As the year end is around the corner, it’s that time of year… Christmas carols, shopping bonanza, and our team’s favourite topic – Year End Tax Planning!
We would like to share our Link: 2019 Year-End Tax Planning article for you and your accountant to review.
Our team has also put together a summary of the article for you:
1. Review your compensation mix:
Consider what mix of salary and dividends makes the most sense for you for 2019. Generally, our tax law is designed to leave you indifferent between paying salary or dividends (you should have about the same money in your pocket after taxes either way).
The system is not perfect however, and this is helpful to gather your accountant’s input. Something to keep in mind - If your only source of income is ineligible dividends (those paid out of corporate earnings taxed at the small business rate), you can receive up to $50,000 in 2019 and pay an average tax bill of just 9.7 per cent across the country. Also, dividends don’t require tax withholdings or Canada Pension Plan (CPP) and Employment Insurance (EI) contributions.
The downside to receiving dividends only - salaries will provide you with RRSP contribution room (salaries of $151,278 in 2019 will provide the maximum in RRSP room of $27,230 for 2020), and if your company’s taxable income is more than $500,000 in 2019, salaries can reduce your corporate tax bill.
2. Any salaries to family members?
Has a family member provided services to your business in 2019?
If they have, consider paying them a reasonable salaries, wages, or bonuses before year-end if they’ll pay less tax than you or your company.
An individual can earn up to $12,069 and pay no federal tax, so your business may be entitled to a deduction with little or no tax paid by your family member personally if they have a low income. This idea also provides RRSP contribution room to your family member, can allow for child-care deductions, and contributions to the CPP if the hope is to collect CPP later.
3. Is your personal income year a LOW-Income year?
If you expect to be in a low marginal tax bracket for 2019 and expect to be in a higher marginal tax bracket in future years, you may want to consider to make an early withdrawal from your RRSP before year-end. You can consider to top up your TFSA with the funds, and if you don’t have TFSA room, you can put it towards a non-registered account. The drawback of this strategy is that we lose the tax deferral ability on the growth of the funds if it is in a non-registered portfolio.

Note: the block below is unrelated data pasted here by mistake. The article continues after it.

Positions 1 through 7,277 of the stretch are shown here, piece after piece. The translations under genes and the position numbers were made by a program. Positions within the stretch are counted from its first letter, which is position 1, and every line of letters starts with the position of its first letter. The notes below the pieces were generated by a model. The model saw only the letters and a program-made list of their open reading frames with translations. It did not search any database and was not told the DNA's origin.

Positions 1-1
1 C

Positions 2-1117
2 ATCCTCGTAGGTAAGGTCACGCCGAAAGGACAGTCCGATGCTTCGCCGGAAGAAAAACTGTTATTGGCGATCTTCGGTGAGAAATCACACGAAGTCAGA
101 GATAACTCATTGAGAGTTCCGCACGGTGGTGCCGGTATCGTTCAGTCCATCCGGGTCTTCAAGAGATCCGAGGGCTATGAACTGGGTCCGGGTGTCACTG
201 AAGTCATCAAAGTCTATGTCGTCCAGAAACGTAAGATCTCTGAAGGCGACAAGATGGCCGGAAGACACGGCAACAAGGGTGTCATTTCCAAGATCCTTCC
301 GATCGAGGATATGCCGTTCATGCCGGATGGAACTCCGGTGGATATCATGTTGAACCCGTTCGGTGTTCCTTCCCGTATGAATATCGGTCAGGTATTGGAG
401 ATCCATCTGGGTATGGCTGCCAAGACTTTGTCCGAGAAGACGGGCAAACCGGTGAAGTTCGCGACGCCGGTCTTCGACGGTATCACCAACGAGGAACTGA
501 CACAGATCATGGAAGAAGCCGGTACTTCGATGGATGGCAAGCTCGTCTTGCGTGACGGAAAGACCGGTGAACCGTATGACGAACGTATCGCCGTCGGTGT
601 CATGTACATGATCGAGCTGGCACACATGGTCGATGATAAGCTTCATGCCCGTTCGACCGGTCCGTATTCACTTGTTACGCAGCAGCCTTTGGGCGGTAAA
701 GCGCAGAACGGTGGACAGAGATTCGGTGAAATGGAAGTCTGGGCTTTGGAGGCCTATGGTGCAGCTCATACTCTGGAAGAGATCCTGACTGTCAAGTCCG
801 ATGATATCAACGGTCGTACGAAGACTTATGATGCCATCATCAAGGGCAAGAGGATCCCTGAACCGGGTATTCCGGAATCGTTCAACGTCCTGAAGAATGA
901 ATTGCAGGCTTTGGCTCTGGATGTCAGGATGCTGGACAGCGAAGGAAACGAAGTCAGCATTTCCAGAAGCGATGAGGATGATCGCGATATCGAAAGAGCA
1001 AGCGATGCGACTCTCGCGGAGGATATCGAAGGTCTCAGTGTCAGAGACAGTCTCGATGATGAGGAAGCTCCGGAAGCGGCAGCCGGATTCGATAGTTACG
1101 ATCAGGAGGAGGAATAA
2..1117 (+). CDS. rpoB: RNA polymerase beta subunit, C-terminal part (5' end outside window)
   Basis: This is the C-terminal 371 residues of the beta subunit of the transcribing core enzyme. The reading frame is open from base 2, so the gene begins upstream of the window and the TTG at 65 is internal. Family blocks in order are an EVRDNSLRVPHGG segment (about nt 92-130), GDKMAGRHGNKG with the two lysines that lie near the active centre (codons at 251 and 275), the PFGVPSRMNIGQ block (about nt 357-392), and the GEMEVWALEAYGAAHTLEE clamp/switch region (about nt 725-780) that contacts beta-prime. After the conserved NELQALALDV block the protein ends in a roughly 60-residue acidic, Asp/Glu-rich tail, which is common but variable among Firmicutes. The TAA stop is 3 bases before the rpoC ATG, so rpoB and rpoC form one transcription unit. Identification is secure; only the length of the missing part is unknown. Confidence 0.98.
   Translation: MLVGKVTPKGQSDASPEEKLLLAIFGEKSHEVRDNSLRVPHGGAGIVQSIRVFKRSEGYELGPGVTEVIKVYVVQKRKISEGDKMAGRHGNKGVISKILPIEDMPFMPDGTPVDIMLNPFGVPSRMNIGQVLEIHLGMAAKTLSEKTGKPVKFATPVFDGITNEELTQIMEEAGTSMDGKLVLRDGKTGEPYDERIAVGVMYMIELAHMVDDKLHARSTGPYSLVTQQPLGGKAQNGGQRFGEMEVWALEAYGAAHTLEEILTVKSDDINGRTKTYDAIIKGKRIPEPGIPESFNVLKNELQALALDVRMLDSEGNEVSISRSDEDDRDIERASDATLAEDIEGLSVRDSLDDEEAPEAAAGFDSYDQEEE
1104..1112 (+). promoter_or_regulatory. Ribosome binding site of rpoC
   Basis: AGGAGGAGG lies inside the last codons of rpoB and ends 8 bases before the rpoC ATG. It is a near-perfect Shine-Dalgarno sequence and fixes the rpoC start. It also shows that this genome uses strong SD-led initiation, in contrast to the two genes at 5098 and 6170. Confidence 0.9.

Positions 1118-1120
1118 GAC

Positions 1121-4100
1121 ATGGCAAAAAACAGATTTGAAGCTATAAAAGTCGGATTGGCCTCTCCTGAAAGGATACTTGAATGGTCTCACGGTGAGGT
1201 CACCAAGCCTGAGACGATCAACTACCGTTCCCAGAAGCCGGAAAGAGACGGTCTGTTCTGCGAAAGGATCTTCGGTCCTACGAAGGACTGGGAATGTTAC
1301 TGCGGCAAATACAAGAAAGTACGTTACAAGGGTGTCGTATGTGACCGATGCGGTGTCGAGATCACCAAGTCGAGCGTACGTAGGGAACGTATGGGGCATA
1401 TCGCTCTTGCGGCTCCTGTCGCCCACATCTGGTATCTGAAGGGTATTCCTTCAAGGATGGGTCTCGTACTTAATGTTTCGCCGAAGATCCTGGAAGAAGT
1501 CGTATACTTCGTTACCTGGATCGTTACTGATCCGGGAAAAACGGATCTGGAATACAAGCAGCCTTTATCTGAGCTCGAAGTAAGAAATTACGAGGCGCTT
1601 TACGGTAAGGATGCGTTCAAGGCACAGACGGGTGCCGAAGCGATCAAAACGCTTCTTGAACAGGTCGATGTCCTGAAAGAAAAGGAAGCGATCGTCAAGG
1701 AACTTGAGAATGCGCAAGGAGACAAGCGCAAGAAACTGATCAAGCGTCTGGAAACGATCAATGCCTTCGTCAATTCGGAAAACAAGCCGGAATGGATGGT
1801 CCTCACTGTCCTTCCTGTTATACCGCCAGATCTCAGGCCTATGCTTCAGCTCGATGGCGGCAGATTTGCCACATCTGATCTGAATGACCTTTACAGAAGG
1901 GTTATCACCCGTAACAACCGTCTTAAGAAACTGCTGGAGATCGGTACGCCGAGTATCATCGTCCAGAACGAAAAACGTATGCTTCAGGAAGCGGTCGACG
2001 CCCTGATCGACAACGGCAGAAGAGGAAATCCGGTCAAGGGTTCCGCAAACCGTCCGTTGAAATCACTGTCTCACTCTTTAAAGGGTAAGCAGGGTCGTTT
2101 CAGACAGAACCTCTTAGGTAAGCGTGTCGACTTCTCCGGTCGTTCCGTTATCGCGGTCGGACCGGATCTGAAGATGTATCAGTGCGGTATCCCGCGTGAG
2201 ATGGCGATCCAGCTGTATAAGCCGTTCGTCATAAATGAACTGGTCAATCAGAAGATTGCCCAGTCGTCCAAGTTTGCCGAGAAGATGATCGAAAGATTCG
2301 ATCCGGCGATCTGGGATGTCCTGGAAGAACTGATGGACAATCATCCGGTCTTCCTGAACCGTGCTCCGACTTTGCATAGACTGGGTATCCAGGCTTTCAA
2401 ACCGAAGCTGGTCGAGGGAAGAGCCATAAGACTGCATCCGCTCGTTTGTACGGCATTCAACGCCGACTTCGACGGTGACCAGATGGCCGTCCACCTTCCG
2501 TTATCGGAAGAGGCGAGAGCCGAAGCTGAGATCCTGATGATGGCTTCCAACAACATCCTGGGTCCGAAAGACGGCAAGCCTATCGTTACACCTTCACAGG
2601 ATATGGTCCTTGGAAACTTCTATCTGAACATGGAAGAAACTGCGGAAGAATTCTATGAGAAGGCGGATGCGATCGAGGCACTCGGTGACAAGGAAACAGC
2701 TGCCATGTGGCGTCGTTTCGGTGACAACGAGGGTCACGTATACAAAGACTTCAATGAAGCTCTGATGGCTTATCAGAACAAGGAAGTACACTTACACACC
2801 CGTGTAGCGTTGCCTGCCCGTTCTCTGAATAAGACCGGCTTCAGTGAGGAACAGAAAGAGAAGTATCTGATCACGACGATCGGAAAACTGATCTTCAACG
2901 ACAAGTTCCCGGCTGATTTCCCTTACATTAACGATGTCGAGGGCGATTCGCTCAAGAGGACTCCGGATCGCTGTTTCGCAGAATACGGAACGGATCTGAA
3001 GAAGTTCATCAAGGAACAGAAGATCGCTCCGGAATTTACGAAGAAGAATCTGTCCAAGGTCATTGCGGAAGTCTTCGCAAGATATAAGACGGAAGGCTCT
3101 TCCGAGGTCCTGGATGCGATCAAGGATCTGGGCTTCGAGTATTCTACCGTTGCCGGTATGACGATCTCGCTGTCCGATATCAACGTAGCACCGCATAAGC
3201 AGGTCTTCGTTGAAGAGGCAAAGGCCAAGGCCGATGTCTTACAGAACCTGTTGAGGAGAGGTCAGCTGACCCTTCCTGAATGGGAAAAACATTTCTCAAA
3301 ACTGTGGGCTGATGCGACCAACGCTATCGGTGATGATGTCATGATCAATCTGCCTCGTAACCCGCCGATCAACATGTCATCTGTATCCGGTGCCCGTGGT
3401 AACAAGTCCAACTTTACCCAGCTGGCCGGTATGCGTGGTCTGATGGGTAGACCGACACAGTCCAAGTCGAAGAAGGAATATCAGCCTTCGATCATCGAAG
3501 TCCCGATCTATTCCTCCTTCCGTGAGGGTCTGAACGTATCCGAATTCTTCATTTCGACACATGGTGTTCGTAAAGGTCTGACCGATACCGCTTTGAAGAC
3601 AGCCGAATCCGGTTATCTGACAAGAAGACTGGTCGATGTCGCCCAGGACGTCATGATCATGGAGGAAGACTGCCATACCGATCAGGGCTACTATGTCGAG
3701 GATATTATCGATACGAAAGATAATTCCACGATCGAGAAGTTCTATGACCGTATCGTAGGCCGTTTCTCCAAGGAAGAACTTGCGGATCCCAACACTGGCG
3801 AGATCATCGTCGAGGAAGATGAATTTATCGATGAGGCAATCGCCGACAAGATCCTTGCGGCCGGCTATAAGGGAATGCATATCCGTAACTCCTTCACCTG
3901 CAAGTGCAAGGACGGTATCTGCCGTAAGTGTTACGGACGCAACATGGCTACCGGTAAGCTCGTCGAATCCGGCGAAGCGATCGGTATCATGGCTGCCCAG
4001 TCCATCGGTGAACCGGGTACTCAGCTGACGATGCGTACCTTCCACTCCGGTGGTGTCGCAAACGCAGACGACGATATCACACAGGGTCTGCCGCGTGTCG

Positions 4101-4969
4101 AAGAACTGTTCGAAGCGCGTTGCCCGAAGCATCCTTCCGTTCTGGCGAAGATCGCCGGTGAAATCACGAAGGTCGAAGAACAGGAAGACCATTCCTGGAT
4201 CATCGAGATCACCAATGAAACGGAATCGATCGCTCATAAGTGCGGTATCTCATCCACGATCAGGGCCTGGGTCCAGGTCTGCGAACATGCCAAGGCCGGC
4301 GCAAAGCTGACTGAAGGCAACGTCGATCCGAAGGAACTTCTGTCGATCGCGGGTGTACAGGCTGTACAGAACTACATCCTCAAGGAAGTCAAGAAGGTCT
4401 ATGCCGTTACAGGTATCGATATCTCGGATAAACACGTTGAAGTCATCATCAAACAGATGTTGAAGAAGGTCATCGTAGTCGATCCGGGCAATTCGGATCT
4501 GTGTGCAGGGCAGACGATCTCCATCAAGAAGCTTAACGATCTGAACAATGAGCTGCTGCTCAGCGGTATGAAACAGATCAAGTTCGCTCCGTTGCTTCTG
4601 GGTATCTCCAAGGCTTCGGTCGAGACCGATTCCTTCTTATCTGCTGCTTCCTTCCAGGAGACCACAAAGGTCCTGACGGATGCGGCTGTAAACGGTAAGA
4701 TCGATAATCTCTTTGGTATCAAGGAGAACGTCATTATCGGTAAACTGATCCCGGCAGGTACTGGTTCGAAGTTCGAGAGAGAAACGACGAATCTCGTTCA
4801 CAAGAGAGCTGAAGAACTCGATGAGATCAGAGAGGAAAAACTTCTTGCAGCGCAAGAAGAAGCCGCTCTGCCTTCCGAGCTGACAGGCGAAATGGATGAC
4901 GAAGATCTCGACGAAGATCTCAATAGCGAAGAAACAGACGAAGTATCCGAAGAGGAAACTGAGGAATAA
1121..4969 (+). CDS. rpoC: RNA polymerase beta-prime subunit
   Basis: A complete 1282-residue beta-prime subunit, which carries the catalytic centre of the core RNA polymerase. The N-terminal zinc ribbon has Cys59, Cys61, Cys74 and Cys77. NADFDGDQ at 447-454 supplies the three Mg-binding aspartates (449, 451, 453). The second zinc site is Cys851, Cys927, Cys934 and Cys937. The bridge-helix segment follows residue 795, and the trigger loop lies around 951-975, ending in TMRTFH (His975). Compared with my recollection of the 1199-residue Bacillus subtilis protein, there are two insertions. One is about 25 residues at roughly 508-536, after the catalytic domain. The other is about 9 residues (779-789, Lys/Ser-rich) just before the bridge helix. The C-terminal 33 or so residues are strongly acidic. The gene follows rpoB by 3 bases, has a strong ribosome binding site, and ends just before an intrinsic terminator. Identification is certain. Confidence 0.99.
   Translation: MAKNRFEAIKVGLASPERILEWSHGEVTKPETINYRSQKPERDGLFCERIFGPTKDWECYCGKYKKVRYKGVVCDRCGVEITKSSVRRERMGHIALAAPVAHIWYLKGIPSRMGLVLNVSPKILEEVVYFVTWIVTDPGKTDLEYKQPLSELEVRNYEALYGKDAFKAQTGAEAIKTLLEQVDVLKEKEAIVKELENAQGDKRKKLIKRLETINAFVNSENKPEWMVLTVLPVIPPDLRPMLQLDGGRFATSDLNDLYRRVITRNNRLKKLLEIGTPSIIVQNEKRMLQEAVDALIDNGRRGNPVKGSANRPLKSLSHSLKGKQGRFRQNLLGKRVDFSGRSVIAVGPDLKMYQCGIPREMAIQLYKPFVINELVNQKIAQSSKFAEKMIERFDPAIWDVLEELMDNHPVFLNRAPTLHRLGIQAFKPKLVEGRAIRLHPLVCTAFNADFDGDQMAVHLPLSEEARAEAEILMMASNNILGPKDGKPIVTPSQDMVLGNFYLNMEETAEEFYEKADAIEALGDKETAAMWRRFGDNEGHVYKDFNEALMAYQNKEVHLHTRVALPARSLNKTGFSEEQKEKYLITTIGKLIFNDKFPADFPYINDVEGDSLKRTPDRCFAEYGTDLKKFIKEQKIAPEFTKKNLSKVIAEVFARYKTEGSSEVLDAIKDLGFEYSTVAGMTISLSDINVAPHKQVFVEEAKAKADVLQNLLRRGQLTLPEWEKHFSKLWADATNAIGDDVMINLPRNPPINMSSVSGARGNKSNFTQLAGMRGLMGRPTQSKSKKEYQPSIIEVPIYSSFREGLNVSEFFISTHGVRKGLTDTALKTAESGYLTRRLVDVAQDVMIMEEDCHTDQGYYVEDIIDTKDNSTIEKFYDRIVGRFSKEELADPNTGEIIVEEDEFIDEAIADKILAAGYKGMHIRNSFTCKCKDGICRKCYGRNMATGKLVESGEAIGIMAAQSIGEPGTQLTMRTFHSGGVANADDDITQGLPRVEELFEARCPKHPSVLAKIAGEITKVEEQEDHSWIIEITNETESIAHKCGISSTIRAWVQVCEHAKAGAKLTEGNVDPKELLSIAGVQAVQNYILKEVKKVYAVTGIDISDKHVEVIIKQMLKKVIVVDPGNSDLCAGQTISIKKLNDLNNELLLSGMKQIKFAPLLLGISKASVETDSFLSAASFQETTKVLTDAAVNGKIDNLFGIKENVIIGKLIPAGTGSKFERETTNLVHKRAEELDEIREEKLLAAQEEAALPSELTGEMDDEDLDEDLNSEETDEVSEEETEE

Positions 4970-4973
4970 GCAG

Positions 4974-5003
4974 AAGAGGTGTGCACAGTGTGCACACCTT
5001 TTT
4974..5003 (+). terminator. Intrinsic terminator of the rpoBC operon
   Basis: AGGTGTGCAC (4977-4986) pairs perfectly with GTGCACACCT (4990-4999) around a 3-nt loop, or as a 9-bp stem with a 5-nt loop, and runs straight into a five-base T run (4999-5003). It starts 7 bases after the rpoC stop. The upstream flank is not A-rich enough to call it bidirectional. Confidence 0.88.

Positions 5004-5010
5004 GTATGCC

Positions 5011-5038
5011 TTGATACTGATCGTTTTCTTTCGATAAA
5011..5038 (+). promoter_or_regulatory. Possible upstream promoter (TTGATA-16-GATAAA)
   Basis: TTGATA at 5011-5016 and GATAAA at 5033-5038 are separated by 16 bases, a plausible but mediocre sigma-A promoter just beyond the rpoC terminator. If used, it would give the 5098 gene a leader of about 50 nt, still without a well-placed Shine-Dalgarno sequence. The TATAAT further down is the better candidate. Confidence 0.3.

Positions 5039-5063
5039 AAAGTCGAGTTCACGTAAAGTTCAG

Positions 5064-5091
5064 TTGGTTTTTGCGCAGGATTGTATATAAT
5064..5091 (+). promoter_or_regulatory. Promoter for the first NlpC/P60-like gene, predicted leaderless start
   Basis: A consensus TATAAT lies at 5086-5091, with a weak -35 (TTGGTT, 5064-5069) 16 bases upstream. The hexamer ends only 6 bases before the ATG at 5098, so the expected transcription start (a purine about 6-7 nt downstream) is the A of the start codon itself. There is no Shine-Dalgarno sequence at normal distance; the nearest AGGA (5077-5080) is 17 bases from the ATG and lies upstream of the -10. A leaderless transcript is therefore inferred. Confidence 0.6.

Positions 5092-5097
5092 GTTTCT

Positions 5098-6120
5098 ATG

4. Is your personal income year a HIGH-Income Year?
If you expect to be in a high marginal tax bracket for 2019 and expect to be in a lower marginal tax bracket in the future years (for example after retirement), you may want to consider to make a bigger RRSP contribution (if you have the contribution room).
A contribution to RRSP will lessen your reportable income and therefore reducing your average tax.
5. Should you consider a tax-loss selling for your non-registered assets?
If you have a realized capital gains during the year, to trigger losses can help to offset gains.
The losses can be carried back 3 years (2016-2018) or carried forward indefinitely to offset future year’s capital gains.
If you’re planning to trigger a capital loss in a corporation, it is advised that you should speak with your accountant, as it may be advantageous to pay out a capital dividend from your CDA account if it’s positive, before triggering the loss.
6. Are there tax free withdrawals you can make from your corporation?
Paying yourself capital dividends if your company has a balance in its “capital dividend account” (which is the case most commonly when the company has realized capital gains in the past or has collected life insurance benefits), returning “paid-up capital” that you have invested in the company, or paying yourself rent if the company occupies space in your home (this income can be offset by deductions against that income such as mortgage interest, property taxes, utilities or repairs).
7. Have you lent your money to your corporation?
Consider taking a repayment of those loans if you need cash personally since these will be tax-free payments to you.
Also, by taking repayment could reduce the passive income you’re earning inside your corporation and reduce the company’s tax bill.
8. Have you borrowed money from your corporation?
Be aware of the loans that will be taxable to you unless you repay the amounts by the end of the year following the year you borrow the money. So, consider whether repaying loans before year-end is necessary.
9. Are you planning to purchase or sell a corporate assets?
If you’re planning to purchase capital assets, consider buying those assets and putting them to use before business year-end to begin claiming capital cost allowance (CCA) sooner.
If you’re selling capital assets, you might want to delay the sale until after your year-end to claim CCA for one additional year.
10. Does your corporation need a reorganization?
Given the tax rule changes that apply to private corporations, it’s time to revisit your planning if you haven’t already.
It could make sense, for example, to change your share ownership so that different family members own different classes of shares. Why is this? You can potentially pay dividends on certain classes of shares to certain individuals and not others. You’ll have more control over how you distribute dividend income, which can allow you to avoid the Tax on Split Income rules. It can also make sense to issue shares to certain individuals in the family who may not be subject to TOSI rules and do not own any shares today.
11. Have you completed your contributions for TFSA, RESP and RRSP?
You should review the priorities of your savings goal with your advisor. This will sometimes be driven by your tax bracket status.
Wendy & Rami